prophilosophy

Professional philosophy news

What is it Like to be a Bird?

Tim Birkhead (Animal and Plant Sciences, University of Sheffield) doesn’t know, and he thinks we can’t know. A review of his book, Bird Sense: What it’s Like to be a Bird, can be found in the NY Times here.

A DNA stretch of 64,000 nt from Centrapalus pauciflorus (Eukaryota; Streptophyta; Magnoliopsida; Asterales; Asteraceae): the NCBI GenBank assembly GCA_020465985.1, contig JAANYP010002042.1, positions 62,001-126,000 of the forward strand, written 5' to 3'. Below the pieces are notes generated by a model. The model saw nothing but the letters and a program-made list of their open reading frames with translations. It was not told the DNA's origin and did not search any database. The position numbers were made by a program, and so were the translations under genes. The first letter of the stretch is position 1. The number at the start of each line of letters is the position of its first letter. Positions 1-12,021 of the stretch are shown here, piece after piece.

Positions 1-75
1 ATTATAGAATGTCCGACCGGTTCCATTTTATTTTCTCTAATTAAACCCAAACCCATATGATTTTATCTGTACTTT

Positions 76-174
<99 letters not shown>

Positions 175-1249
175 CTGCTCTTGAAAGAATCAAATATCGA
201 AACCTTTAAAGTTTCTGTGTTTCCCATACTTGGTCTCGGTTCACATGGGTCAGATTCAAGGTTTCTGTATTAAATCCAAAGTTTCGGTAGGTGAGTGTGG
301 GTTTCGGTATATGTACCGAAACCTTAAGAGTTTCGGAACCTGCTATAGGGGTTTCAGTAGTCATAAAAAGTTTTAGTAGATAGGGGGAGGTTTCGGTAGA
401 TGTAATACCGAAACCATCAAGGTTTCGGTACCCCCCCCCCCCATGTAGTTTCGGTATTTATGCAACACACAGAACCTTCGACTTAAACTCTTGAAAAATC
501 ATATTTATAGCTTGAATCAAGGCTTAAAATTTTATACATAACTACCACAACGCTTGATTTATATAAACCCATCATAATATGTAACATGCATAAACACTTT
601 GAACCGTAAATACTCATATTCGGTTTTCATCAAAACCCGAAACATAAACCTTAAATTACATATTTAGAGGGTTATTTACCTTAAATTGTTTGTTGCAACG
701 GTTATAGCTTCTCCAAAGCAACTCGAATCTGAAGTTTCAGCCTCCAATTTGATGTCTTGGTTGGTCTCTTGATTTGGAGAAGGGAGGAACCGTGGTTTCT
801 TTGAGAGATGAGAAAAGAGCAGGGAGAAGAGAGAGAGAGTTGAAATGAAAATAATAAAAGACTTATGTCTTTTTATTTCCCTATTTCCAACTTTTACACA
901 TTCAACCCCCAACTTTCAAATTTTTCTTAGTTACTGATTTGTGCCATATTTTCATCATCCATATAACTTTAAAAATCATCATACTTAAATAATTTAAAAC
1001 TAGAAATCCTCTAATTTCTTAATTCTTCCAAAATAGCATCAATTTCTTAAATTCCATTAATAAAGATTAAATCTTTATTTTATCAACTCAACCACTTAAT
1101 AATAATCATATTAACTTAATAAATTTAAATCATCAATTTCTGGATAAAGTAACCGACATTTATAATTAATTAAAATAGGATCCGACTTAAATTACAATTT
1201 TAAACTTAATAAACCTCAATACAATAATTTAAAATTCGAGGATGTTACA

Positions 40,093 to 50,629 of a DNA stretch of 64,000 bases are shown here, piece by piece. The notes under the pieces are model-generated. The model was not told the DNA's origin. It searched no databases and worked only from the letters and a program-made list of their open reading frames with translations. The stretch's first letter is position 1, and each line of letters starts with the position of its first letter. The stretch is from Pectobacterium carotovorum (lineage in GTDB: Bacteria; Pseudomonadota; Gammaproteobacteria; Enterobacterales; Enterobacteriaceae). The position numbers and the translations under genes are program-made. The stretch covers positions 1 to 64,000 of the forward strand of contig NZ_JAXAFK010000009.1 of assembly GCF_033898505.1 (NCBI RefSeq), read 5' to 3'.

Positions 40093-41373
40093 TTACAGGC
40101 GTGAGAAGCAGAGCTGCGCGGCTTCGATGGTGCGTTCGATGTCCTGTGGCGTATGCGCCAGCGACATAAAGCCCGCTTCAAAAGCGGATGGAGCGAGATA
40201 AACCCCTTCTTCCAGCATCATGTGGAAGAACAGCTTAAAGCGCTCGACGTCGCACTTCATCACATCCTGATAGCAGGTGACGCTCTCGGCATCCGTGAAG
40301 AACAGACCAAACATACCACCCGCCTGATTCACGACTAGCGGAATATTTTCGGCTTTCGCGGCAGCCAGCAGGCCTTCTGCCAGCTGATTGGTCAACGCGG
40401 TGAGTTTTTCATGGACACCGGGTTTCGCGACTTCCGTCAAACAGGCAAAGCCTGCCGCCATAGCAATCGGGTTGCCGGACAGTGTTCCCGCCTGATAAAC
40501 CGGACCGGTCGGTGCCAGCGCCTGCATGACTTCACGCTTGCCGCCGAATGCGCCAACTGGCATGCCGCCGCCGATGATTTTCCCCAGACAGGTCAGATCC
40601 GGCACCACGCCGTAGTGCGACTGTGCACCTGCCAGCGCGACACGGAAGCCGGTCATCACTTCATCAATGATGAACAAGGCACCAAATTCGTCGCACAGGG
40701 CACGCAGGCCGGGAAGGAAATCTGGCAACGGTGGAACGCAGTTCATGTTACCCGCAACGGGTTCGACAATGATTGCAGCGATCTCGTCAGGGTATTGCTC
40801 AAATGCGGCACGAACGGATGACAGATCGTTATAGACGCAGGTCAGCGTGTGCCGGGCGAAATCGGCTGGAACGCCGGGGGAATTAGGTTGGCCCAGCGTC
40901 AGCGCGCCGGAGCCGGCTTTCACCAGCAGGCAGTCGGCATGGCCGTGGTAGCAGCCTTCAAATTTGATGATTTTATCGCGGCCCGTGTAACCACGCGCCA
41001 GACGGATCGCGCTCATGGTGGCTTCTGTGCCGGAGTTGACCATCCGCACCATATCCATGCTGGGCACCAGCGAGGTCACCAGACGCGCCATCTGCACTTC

He acknowledges that in the end science cannot actually say what it’s like to be a bird. His subtitle was drawn from the philosopher Thomas Nagel, who wrote an essay about consciousness called “What Is It Like to Be a Bat?” The scientist has no more luck than the philosopher in answering the fundamental question, and for the same reason. We have no way to know the subjective experience of bat or bird, nor neighbor or spouse, no matter how much information we have on how their senses work or on the structure of their brains. The only subjective experience we have is our own. But the attempt to get at what a bird sees, hears, feels and thinks is more than worth the effort because there are so many intriguing facts and stories that the reader learns along the way.

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